So as they go to  the Hindu temple and we go to church, we always wave. I will miss them when they leave (she, a physician, will be moving next year), and I feel that my wife and I, by a simple gesture of welcome, have bridged an important gap often left by busy, impersonal neighbors who remain strangers behind closed doors, especially in our large metropolitan areas.  The result, sometimes, is hostility and suspicion of the newcomers as outsiders, potentially dangerous, in an age when terrorism in on many minds.

Although our Indian couple has never said so, we know they are grateful to feel less like foreigners, with dark skin, in our white neighborhood of strangers.  It took very little effort for us to reduce whatever fears they might have had.

Friday, May 6, 2016

Looking at Pope World

One of my former students, a librarian at the Orlando Public Library, asked me recently if I would repeat my talk, "Behind Vatican Walls," as part of the library's Preservation Week. The topic, she said, was all about saving and preserving the culture in various parts of the world, and my talk, which she had heard last year, was important.

I was initially surprised at the invitation because my research into what happens in the world's smallest country, Vatican City, had focused mainly on the surprising customs and practices of what I call Pope World.  Yet, as I thought about how the Holy See (the papacy) has for centuries valued tradition and maintained its vast art collection, library, and archives, I realized that the preservation emphasis was worth emphasizing.

So I mentioned how Latin is still spoken by 200 or so of the priests who work in the Secretariat of State, translating documents (and many of the Pope's tweets) into the language of Cicero and Caesar.  Latin is not a dead language at the Vatican, although Italian (along with English and other languages) is used for daily business. The Vatican uses eight official languages to communicate with the world.

I mentioned how the Vatican Library's vast treasures include the earliest example of Arabic (a 7th-century Koran), 800 Hebrew manuscripts, including a Torah used by Maimonides, as well as Persian and Hindu texts,  rare papyrus manuscripts dating back 2,500 years and 300,000 Greek and Roman coins. This library was founded in 1451 and has been open to scholars since the 17th century.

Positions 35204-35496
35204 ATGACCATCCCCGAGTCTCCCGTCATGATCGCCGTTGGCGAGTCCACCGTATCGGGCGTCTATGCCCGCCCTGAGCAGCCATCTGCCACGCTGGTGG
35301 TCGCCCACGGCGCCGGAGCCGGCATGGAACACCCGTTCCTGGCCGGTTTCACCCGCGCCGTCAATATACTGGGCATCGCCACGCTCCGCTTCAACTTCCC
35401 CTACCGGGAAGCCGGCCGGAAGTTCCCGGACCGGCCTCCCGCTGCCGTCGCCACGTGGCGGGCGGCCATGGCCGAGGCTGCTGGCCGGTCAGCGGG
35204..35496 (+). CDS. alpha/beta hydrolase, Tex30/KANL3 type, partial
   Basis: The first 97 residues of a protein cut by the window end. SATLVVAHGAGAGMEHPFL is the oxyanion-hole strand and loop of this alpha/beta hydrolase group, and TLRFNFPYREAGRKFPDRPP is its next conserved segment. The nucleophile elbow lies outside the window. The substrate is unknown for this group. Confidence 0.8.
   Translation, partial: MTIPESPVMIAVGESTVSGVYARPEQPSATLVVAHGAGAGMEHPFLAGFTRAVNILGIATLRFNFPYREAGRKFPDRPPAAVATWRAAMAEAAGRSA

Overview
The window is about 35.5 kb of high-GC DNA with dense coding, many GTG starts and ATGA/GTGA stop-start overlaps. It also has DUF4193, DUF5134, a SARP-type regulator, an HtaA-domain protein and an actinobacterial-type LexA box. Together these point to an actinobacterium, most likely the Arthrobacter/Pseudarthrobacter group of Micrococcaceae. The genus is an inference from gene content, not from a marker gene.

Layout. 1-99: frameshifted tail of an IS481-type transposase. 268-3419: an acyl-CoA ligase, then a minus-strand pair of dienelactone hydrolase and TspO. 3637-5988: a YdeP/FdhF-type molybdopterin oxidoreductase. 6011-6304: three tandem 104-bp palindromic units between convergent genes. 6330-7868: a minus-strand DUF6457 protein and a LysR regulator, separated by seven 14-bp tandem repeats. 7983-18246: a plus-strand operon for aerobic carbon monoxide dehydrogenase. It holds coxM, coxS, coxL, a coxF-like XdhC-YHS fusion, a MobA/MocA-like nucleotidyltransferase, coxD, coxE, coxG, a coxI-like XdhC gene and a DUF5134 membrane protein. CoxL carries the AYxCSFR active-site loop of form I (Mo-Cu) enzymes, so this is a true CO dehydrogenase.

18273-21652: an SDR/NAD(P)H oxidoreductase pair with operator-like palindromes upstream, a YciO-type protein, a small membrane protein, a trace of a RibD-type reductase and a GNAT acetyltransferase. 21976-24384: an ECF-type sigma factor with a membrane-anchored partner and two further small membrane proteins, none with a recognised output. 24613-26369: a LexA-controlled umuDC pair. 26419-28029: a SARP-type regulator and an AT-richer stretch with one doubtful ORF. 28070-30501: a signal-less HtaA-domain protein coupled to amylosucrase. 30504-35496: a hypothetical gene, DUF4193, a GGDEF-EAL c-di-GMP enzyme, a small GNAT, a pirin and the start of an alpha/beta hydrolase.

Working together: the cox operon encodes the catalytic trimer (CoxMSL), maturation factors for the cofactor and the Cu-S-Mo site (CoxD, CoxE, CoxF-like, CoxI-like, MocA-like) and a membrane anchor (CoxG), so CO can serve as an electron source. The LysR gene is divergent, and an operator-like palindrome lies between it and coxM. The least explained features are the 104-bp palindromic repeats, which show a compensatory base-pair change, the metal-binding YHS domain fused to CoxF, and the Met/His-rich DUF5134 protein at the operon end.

The so-called Secret Archives are not really secret (just private)--except that, for the past 100 years, scholars can consults nearly all of them. They include the letters of Henry VIII asking for an annulment of his first marriage, the excommunication of Martin Luther, letters from Mozart and the first Queen Elizabeth.  Official documents from 1939 to the present remain sealed, but many of the famous documents, like letters from President Lincoln, can be viewed online.  Novelists who write sensational fiction about Vatican secrets prefer to ignore what the Archives are really about.

I also mentioned (among many little-known facts) that the first high-ranking woman hired by the Vatican was Jewish: Hermine Speier was hired in 1934 to set up a photographic archive, which she headed for forty years. Today, 41 percent of the female employees have university degrees: they are curators, librarians, linguists, media experts, historians, and lawyers. About 19 percent of the staff are women.

I mentioned that the Vatican Observatory has been doing important work in astronomy for 400 years and now is a partner with the University of Arizona. Of course, the eight museums with 100,000 objects from Roman, Etruscan, Egyptian, Greek and medieval times as well galleries filled with Renaissance art make the Vatican home to the greatest concentration of art in the world. Today, there is a Ministry of Culture to promote exchanges with other museums.

Although the past is a constant presence in Pope World, I reminded the audience that the Pontifical Academy of Science (and of Social Science) has regularly invited scholars of many faith traditions to discuss humanitarian issues: most recently, stem cell research and the environment.  When the mayor of New York City, Bill De Blasio, recently attended an economic summit at the Vatican, he declared that, for the first time in his life, he could say that "the Church is one of the centers of progressive thought in the world."  Jeffrey Sachs, the Columbia Univ. economist, has been a regular consultant on the environment; he stated that the Catholic Church, through the various Vatican agencies, has provided leadership on nuclear disarmament, the international debt crisis, human trafficking, and refugee relief.  A lot goes on behind those old walls besides theology!

I have been fascinated to learn how the past and the present intersect in this unique place that Lord Norwich, the historian, has called the "most astonishing social, political, and spiritual institution ever created."

The Vatican has been around a long, long time, often as a center of controversy and conflict, but also as a powerful institution that affects much of the world, beyond the 1.2 billion members of the Catholic Church.

Thanks to my interest in Pope Francis and the way he is reinventing the papacy, I have learned a great deal about the colorful, complex organization he heads and have enjoyed sharing what I've learned with audiences.